Hair: ‘the aggregate of hairs growing on the skin of an animal: spec. that growing naturally upon the human head.’ Thank you, the OED. But down here in the gutter, and staring upwards not at the stars but beneath the passing skirts, we know what hair is. Beaver, bush, muff, fur, bun, busby and all the rest. Poosy, to quote Mr Connery. Slang loves all things ‘down there’ and pubes are not excluded. But why bother with the lady’s low toupee, the boskage of Venus, even the shady grove of eglantine. Why indeed. All you need’s the simple monosyllable. Hair.
Good, basic term. Says what it means. (No beating, as it were, around the bush). And it’s so versatile. It’s a wonder for puns. There’s Rowlandson in 1845, in a caption to one of the series of erotic tableaux entitled Pretty Little Games:
‘The Country Squire to London came,
And left behind his dogs and game;
Yet finer sport he has in view,
And hunts the hare and coney too.’
I do not, I trust, need to gloss ‘coney’, although I think that ‘Country’ means only what it says. Or the contemporary ballad Wry-Mouth Bob And His Jolly Red Nob:
‘Wry-mouth Bob, with his jolly red nob,
Worked well upon the whole,
Each damsel fair would he suit to a hair,
And please them to the soul.’
(Whether Bob had in addition a wry mouth and a pissen pair of breeches is unrecorded, but the term evokes a recent victim of hanging) Then there’s the quasi-euphemism of the Lustful Memoirs of a Young and Passionated Girl, a stroke-book of 1904. ‘What a terrible state the darling is in to be sure,’ sighs our heroine, gazing on what Rabelais termed the stiff deity, ‘I think it needs a hair poultice. That will soon take the swelling down and draw the matter out of it.’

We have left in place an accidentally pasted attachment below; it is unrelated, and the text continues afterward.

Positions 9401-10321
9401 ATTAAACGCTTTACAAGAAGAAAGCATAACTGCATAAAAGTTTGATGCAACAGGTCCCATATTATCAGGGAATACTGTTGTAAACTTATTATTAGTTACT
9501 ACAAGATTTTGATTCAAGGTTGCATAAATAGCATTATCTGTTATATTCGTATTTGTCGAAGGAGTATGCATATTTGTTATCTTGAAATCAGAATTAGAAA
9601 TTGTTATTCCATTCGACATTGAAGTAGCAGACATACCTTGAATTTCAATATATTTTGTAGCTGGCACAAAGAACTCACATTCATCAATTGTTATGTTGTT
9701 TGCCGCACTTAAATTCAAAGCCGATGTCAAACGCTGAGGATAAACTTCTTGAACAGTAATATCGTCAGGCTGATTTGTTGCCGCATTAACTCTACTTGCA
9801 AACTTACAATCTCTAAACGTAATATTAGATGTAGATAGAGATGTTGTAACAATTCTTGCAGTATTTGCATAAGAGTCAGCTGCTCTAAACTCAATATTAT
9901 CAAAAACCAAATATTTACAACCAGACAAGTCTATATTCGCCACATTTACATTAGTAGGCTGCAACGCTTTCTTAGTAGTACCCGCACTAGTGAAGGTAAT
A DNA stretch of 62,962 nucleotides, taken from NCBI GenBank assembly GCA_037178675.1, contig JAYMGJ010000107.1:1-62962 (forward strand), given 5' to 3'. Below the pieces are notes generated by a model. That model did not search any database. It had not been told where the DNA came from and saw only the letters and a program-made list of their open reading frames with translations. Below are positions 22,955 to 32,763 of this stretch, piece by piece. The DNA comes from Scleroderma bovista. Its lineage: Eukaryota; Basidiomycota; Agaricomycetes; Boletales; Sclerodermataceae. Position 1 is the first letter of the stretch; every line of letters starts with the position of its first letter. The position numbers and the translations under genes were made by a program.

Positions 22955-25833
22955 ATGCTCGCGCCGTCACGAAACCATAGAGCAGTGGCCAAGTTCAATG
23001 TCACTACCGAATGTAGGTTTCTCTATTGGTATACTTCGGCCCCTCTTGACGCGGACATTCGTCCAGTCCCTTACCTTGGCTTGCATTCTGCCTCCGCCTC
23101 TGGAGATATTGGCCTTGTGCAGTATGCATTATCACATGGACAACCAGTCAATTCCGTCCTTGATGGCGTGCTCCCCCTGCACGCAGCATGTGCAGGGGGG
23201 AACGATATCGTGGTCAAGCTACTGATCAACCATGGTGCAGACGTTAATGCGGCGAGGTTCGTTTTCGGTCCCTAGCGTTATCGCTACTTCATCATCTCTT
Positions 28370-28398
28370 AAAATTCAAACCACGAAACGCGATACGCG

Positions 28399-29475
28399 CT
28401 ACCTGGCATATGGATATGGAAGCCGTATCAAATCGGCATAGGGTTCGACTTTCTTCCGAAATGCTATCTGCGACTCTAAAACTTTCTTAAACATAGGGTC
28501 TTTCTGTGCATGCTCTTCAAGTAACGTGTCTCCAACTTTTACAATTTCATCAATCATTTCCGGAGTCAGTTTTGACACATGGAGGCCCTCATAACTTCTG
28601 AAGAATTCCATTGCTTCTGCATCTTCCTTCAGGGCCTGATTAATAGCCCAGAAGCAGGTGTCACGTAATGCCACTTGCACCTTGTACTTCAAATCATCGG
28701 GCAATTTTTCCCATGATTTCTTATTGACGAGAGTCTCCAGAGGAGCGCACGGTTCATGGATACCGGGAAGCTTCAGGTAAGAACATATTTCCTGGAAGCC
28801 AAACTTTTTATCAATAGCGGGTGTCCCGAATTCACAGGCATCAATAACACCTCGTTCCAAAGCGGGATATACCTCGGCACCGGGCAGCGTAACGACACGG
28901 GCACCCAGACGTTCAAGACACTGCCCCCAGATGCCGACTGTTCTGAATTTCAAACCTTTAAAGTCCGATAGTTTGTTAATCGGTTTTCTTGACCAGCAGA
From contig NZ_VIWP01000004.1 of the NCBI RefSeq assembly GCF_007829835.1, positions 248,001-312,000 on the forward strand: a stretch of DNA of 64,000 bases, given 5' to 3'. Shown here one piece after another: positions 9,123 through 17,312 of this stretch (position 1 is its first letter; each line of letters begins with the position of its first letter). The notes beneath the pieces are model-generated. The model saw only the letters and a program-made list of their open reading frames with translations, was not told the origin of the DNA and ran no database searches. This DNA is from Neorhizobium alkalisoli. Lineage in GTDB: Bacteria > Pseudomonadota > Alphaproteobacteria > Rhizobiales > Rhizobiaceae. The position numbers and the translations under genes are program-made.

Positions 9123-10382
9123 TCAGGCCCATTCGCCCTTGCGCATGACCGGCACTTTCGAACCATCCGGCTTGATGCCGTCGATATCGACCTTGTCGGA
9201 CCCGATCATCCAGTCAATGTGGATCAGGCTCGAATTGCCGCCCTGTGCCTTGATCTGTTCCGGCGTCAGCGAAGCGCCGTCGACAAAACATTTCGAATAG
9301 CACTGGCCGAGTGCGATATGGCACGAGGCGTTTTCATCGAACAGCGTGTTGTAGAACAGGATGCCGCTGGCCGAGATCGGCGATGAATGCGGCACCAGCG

Metonymically it can also stand in for the whole woman, giving hair-monger, a womanizer; plenty of hair, large numbers of women and put down some hair, for a man to have sexual intercourse. A succession of kindred phrases keep the theme going. To be after hair is to be looking for a bit of hair who is looking to get her hair cut. The French couper les cheveux meant to visit a brothel but that phrase, and the UK synonym get one’s hair cut, is more likely euphemistic, an excuse offered by an errant husband who needs urgently to substitute the chaise longue of commercial pleasure for the double bed of domesticity. Even so, it is surprising to see it in that temple of asexuality Punch, in 1892:
Tommy: ‘What, Uncle going?’
The Wise Uncle.: (with assumed jauntiness). ‘Just to get my hair cut!’
Hmm. Thought they kept that sort of thing in the Pink ‘Un, old boy.
On one goes, brandishing one’s hair-divider in the hope of taking a turn in hair court, at which point the doughty hair-splitter (‘a thing’, as the lexicographer-cum-sporting journo Pierce Egan side-stepped it in 1823, ‘with use without ornament’) slices into, as it were, her hairburger, although this latter tends, unsurprisingly, to be eaten. The nudge-nudge-fulness, as Billy Bunter’s pal Inky might have said, is terrific.
And never more so in the locus classicus, the hair pie. Not, perhaps, to everyone’s taste: as Sir Les Patterson admitted, in his 1985 vade mecum, the Traveller’s Tool, ‘Certainly hair pie was never one of my beloved wife’s specialities.’ But then Australia is a country that has given us the floater, a gustatory delight that in its combination of meat pie, mushy peas and tomato sauce doubtless sours its consumers towards the kitchen’s lower creations. Other spouses are less discriminatory and as Playboy’s Book of Forbidden Words informed readers in 1966, ‘He ate hair pie last night and his wife’s been smiling all day.’ One may also be a hair-pie man, but this is not a cunnilinguist, but rather a male-to-male fellator, another example of the homophobic trope that renders the effeminate man a woman.
So there we are. Hair. Get it? Or shall I put a bit of hair on it?